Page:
Nonetheless, Israel did in fact reach out in various ways to help the Palestinian Authority with pandemic management, only to be thwarted by the Palestinian Authority’s longstanding policy of anti-normalization. Once deemed appropriate, this also included vaccine offers, such as when Israel proposed to set up stations on and near the Temple Mount in Jerusalem to vaccinate the thousands of Palestinian worshippers arriving every Friday for prayers.
To which, the Palestinian leadership said “no.”
So Israel offered to use just Arab paramedics. Still, “no.”
Finally, Israel offered to remove all Jewish insignias, especially the Star of David. Another firm “no.”
Lest it be said the Palestinian Authority was dependent on Israel for assistance of any kind, President Mahmoud Abbas, Minister of Health Dr. Mai al-Kaila, and their acolytes instead had been counting on the cheaper Russian Sputnik V vaccine, supplemented by the inadequate World Health Organization Covax program, as yet unproven efficacy and delivery delays notwithstanding.
Thus, it was not until Jan. 5 that Dr. Al-Kaila submitted a first request to Israel for vaccines. Perhaps not unrelated, coinciding manufactured claims of Israel’s withholding of medical support to the Palestinians had begun to circulate — an irresistible public relations bonanza for the Palestinian Authority, to hide its irresponsible rejectionist policy behind.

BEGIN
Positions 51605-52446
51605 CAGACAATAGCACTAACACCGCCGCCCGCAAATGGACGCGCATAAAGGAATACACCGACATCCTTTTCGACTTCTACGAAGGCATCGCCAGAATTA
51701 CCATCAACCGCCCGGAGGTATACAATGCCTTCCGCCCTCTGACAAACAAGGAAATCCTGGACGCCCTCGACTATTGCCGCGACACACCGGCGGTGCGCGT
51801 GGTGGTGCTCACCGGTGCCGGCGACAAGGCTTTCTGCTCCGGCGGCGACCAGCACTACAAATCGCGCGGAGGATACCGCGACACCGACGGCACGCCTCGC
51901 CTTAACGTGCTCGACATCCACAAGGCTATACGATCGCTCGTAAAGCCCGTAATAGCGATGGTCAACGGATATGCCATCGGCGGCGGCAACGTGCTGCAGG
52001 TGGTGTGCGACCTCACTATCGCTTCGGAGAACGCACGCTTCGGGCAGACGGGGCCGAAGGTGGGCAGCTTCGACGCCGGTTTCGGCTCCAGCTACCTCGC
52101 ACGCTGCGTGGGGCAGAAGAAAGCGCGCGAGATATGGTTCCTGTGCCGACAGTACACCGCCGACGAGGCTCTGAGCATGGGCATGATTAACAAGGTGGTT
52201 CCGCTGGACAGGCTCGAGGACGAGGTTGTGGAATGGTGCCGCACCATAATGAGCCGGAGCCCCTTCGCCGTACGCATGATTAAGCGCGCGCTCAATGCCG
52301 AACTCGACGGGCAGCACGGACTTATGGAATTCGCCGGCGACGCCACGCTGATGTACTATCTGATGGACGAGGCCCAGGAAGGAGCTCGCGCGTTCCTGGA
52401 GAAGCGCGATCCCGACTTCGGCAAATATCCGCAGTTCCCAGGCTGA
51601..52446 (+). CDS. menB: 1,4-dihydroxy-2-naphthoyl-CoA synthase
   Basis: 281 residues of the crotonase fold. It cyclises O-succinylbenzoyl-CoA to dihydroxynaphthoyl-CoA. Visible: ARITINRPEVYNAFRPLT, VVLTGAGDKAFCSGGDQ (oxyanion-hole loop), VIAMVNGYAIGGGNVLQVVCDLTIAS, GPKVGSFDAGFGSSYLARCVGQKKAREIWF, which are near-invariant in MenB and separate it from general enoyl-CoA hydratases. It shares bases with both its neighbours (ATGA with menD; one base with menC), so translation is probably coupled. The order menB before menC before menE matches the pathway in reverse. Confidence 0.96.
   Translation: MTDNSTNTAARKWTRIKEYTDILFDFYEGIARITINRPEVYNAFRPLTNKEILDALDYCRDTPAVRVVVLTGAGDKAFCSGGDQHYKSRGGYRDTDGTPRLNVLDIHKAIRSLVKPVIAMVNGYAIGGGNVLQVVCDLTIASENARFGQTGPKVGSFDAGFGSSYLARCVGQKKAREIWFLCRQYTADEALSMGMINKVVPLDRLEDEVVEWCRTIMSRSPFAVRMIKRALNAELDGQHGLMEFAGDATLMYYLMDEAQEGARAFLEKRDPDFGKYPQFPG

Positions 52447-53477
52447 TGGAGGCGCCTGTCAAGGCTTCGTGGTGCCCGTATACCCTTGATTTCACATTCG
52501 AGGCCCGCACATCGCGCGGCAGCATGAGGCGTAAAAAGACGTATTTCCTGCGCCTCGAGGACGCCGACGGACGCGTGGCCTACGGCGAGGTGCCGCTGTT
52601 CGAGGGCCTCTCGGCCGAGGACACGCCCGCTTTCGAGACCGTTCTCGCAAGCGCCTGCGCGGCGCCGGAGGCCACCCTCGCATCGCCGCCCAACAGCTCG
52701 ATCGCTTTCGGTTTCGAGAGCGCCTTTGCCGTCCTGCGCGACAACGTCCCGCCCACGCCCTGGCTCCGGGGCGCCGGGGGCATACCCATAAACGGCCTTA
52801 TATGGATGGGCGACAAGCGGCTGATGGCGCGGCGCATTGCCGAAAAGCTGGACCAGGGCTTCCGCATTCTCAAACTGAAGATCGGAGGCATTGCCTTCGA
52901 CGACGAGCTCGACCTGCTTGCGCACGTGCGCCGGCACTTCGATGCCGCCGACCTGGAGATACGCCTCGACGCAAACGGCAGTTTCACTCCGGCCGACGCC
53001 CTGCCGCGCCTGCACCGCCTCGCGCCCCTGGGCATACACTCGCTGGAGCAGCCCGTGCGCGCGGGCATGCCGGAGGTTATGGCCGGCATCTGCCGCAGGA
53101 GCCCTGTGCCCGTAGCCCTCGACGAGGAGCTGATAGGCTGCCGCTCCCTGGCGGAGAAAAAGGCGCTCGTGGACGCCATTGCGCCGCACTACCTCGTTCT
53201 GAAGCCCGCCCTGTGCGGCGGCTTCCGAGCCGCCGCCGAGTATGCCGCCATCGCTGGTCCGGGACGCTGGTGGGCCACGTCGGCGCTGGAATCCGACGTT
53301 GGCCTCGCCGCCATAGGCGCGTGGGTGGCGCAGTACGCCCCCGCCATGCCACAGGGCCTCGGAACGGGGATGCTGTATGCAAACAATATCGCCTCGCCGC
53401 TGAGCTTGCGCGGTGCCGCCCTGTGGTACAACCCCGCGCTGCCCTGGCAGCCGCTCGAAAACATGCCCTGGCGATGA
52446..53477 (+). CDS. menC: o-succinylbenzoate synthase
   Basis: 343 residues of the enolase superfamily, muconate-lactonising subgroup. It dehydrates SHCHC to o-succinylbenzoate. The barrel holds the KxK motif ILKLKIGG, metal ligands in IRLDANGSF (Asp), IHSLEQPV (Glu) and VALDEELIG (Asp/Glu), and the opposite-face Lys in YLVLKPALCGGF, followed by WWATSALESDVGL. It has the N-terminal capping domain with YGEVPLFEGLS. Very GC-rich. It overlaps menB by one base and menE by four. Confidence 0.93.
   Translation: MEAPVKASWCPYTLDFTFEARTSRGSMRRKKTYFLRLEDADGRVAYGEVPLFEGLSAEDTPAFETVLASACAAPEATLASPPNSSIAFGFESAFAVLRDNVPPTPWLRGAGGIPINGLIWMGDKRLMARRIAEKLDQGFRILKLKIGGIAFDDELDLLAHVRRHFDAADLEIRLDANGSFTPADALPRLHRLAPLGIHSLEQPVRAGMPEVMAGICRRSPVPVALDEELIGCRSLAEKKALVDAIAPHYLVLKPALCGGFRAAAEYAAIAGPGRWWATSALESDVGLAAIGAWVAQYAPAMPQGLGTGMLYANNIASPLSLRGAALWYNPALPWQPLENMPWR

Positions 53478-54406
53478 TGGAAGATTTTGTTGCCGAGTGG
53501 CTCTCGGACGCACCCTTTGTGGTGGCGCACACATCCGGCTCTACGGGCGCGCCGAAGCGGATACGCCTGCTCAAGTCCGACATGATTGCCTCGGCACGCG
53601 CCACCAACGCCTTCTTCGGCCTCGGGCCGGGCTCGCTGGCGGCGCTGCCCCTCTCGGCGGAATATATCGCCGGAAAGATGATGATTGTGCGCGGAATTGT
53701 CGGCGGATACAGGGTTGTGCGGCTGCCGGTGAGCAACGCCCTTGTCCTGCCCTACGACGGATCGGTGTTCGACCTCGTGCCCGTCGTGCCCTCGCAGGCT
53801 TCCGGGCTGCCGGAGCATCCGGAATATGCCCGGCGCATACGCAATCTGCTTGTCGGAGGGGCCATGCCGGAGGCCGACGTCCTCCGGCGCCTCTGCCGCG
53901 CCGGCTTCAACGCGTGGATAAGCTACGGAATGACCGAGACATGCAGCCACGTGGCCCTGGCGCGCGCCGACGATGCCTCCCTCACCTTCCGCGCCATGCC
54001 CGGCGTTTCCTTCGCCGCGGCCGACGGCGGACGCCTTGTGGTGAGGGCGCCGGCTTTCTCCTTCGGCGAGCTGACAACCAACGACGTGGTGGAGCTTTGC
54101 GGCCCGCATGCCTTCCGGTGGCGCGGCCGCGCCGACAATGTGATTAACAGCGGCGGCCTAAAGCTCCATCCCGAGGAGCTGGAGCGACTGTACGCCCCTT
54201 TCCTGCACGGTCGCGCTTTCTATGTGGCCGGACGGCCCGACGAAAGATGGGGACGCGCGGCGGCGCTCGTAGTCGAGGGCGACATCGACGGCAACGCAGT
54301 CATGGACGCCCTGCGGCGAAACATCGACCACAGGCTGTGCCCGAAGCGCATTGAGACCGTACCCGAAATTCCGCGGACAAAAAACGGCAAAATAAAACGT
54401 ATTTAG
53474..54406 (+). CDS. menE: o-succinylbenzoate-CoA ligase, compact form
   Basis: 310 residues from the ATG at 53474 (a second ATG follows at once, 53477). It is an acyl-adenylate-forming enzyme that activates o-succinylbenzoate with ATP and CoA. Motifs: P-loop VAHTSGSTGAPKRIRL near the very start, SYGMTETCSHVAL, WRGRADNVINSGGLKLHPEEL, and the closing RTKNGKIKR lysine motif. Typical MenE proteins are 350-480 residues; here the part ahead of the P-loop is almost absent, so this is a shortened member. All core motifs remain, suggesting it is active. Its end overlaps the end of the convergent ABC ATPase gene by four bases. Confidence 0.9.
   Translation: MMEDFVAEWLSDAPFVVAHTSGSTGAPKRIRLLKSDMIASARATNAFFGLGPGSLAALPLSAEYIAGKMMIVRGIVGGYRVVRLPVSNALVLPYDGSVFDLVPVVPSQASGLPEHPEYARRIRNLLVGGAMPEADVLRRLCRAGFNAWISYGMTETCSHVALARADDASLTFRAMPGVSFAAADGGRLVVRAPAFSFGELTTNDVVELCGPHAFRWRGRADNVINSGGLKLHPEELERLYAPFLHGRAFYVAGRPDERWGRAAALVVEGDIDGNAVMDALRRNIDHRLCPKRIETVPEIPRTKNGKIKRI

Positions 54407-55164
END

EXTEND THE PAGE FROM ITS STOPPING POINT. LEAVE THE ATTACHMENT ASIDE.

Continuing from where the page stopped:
The Palestinian Authority’s culpability with regard to vaccinating its own became more evident recently after the Palestinian non-governmental organization Aman — devoted to fighting rampant Palestinian Authority corruption, nepotism, cronyism and malfeasance — revealed that vaccines were being diverted from the Palestinian Authority’s limited supply meant for average Palestinians to the PLO leadership, to authority elites and to the football team, with 200 doses sent to Jordan’s royal court as well.
I do not believe Abigail would have liked to see the Israel Defense Forces do battle with Abbas and company to ensure a more equitable Palestinian Authority vaccination program.
As a free speech advocate, I will always defend Abigail’s and Congressman Bowman’s right to critique Israeli policy accurately. I would also caution them about the fine line between misinformed criticism and the anti-Semitic blood libels impugning Israel’s great reverence for human life that inevitably follow.
These latest spurious charges against Israel — including that Israel does not vaccinate its Arab citizens — propel us dangerously closer to the latter.
As a dual citizen of the United States and Israel, I particularly object to Abigail and anyone else claiming that Israel did wrong by first vaccinating its own population. Reading between the lines, I hear her saying not just that Palestinian lives matter, but that Israeli lives — my life — do not matter.
The author formerly served as the Israel director for the Zionist Organization of America.